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"Friend Request" Denied - Film Review

By Lindsey DeRoche; A&E Editor
On October 9, 2017

There are many films, in my opinion, that start out with great intentions, but fail to even truly make that fact count when the final product comes to fruition. When the trailers first arrive, the films appear to have good concepts, and a strong skeleton in the works. A trailer viewer thinks, “Hey, that might be worth watching.” And, then, you almost wish you could get the hour and a half to two hours back. Simon Verhoeven’s social media-fueled horror film “Friend Request” falls right into this category.

“Friend Request,” which was released on September 22, starts out with a strong sense of societal commentary. The main character, Laura, is a popular college sophomore, who spends her days in class and her nights partying with a view of what is most likely the Pacific Ocean, along with the company of her many friends and the equally-popular boy she is seeing.

However, Verhoeven shows just how much of Laura’s life is a sort of facade, or "show," all for the viewing of others. Facebook statistics, such as the numbers of friends characters have, are often projected by a character’s head, along with their name, evoking a feeling that even real life is permeated by a virtual world that rules everything.

Every time Laura has fun or does anything worth sharing, she does so on Facebook, to her legions of friends. Actually, everything that we learn about Laura (for the most part) is shown to us via our peeks into her social media. We see everything from last weekend’s alcohol-infused shenanigans to a jovial and carefree day with her romantic interest (an unofficial boyfriend of sorts) in the ocean all thanks to her social media.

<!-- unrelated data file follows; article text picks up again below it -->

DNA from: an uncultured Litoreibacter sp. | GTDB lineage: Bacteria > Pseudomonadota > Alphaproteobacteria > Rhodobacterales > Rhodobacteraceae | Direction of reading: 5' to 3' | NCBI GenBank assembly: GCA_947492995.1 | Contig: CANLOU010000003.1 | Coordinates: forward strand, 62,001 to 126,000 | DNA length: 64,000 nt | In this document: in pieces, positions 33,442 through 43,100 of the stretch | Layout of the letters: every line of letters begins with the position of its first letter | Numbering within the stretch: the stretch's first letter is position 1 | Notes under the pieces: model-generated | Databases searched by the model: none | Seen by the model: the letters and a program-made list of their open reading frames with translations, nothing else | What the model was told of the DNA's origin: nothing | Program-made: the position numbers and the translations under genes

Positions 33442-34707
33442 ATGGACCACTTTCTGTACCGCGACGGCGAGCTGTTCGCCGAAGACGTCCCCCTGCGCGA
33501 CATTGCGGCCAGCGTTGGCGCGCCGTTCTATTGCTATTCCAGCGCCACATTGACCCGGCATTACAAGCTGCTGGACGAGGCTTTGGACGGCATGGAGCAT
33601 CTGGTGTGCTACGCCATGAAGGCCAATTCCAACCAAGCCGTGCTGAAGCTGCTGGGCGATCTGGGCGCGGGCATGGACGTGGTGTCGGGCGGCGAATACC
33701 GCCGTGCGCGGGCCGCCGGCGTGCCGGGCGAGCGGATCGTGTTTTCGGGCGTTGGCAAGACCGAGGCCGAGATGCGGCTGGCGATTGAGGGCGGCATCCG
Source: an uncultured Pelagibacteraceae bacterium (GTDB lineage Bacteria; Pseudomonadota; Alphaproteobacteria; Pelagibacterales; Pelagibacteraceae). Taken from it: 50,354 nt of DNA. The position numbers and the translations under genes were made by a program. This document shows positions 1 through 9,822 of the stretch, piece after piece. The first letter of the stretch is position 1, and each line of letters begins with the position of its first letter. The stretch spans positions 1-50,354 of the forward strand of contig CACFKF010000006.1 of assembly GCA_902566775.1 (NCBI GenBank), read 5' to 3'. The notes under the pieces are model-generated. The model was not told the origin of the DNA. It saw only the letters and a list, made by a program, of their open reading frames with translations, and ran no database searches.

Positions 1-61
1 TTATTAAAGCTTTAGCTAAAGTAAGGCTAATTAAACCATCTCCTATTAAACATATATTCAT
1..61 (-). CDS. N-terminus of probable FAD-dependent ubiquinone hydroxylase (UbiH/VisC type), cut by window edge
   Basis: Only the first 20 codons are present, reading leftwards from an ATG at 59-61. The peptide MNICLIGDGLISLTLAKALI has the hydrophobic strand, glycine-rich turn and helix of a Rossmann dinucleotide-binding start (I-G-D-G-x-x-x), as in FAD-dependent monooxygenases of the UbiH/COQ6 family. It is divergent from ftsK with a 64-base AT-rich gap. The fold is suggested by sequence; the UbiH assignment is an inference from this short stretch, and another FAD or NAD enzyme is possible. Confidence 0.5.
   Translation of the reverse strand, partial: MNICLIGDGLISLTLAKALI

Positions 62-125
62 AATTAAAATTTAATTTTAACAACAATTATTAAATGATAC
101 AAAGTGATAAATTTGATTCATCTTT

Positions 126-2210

We as viewers, just like Laura’s 800-and-so friends see everything she does. For the entire beginning of the film, this constant feeling of a being a part of a sick, voyeurism-centered culture (which is akin to the work of Hitchcock films like “Rear Window”) and everything in life merely being a “show” for others is potent.

The story arc is thrown into motion when an unpopular, introverted classmate named Marina tries to befriend Laura. As the film’s name suggests, one friend request and online friendship (or lack thereof) is what causes mayhem to ensue.

Themes of graphic violence and gore, suicide, and Occult-esque magic envelope the rest of the film. However, while watching a horror movie that comes out in 2017, I am never shocked by these aspects. What I am shocked by, however, is a storyline that deteriorates into boredom for me.

Verhoeven had my attention with the societal commentary and the addictive nature of social media in the modern age. I was ready for this message to careen into violence for the rest of the film. But, for me, the plot drops off. The film shifts its focus from commentary to, well, I am not quite sure.

To this day, I am still unsure of where the movie’s message moves once the horror kicks in. Is it a critique on social media in general? How we “perform” for each other? Is it a critique on bullying? Loneliness? I am honestly still unsure.

Even with what I believe was meant to be a shocking ending, I found it anticlimactic, as I no longer had much attachment to Laura or other characters.

I left the theatre not only with my time wasted, but with my knowledge of what was set up to be something of merit, but that managed to crash and burn right before my very eyes, hoping to use “shocking” gore to move the plot along. Friend request denied.

 

 

 

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